Peter Drucker tells us ‘culture eats strategy for breakfast’. In our experience, that’s a near hard-and-fast organisational rule..
But when we assess the current state of any marketing organisation, which is the first stage of most of our engagements, we often discover that there’s something else eating away at culture.
Most marketers would accept they need process.. But we encounter far fewer marketers who like process and even fewer who do it well.
In our work, our frequent observation is that marketing teams have processes imposed on them in pursuit of efficiency, with little or no real consultation or right of reply. In short, they are told what, when and how to ‘do process’.
With the process, execution is ten-tenths of the law
When the process is imposed in command and control style, it hardly ever sticks. Team members will nod in workshops, adding the occasional ‘yep’ while offering little commitment.
The process doesn’t just eat culture: it can eat itself
The truth is that for process, few senior team members will know more about effectiveness, challenges or opportunities to improve than the people using that process every day.
Where the process is imposed, even if some ways of working change, it’s never long before there are workarounds and alternatives that bring the team back to the status quo ante. The imposed process essentially eats itself, reasserting the historical norm.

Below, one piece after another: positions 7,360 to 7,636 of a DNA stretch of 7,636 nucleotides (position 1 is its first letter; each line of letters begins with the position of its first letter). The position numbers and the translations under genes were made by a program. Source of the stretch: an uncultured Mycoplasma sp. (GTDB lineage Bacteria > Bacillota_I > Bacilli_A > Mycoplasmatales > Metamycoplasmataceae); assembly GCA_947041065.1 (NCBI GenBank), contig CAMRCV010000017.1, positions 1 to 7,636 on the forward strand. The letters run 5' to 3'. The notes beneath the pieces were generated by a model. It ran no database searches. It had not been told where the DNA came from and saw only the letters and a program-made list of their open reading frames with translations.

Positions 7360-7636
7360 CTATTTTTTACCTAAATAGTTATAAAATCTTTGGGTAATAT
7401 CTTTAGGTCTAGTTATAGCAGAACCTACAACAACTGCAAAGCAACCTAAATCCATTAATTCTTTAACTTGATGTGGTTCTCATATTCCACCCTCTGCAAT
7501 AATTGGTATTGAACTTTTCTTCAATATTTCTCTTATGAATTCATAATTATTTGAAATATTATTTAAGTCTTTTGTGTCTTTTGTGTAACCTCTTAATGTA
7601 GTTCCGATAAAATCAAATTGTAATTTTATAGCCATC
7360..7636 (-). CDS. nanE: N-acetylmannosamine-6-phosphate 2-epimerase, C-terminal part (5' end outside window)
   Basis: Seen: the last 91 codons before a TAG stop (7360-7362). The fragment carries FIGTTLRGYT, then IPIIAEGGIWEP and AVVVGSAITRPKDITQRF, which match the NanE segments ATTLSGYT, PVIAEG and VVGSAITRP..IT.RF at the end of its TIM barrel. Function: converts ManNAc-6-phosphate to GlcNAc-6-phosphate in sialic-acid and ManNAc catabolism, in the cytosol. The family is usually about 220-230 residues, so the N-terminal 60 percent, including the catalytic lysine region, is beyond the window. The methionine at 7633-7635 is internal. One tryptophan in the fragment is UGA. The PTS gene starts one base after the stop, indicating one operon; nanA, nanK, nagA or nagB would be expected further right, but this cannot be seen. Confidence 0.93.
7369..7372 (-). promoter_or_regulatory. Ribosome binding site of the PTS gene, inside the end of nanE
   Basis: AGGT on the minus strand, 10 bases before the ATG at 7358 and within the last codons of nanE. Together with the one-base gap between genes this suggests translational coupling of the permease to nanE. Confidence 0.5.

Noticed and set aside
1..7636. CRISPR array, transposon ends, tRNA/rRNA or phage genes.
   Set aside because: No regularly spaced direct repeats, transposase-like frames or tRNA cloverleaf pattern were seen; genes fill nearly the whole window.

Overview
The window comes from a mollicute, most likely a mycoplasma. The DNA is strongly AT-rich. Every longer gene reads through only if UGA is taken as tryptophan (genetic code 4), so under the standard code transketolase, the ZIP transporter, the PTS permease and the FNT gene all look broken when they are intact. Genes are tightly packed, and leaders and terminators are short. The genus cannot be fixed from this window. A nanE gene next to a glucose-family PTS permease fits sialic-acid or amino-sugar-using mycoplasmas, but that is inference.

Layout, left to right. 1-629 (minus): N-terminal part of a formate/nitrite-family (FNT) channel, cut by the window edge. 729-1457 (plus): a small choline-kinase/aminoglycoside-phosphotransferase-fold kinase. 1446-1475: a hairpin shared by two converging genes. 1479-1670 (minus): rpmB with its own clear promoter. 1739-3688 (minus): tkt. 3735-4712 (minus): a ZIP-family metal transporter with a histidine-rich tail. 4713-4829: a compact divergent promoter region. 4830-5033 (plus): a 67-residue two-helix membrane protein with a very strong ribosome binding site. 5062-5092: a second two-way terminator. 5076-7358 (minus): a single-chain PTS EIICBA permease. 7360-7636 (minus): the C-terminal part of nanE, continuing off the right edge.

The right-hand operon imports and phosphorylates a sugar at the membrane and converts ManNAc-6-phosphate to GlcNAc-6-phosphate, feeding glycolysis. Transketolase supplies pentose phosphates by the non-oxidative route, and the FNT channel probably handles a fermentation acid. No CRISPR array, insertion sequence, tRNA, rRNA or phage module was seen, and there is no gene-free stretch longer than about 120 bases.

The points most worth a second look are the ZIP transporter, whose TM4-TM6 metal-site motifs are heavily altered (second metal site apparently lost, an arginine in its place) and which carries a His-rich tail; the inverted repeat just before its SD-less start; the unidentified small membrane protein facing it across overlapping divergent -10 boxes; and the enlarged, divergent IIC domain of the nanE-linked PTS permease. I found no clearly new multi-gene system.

Unless you’re dealing with matters such as health and safety or military deployment, imposing a process is rarely effective – especially in professional sectors like marketing.
Yet still, we do it.
‘One size fits all’ rarely delivers
We were recently engaged by an Australian marketer and its agencies to improve campaign development processes.
We discovered significant time was incurred writing and approving briefs for every project – large or small, urgent or long-term – using an onerous briefing format.
Draft briefs were returned with comments like ‘that’s not a strategy’ or ‘needs a call to action’.
While we applauded the intent, it was clear that applying one approach to everything was stifling the business.
More importantly, it was eating the culture. Entrepreneurialism was being swamped by perfectionism. Everything felt too hard and long-winded.
Process, or ‘the way we do things around here’, was influencing ‘the kind of people who work here’.
It was time to dismantle the processes and go back to principles.
We designed a three-tier prioritisation framework, and then facilitated the team members in consultation, allowing them to tailor the base model to their requirements. They opted for a heavy focus on Tier One activity but allowed greater empowerment and latitude to execute projects at Tiers Two and Three.
And they agreed to strip the briefing template down to bare necessities (audience, outcome, proposition, evidence, mandatories).
The changes liberated the marketing team and agencies to use instinct and experience, working optimally to agreed and understood principles.
The process became the means, rather than the end.
‘Agile’ is not always ‘faster’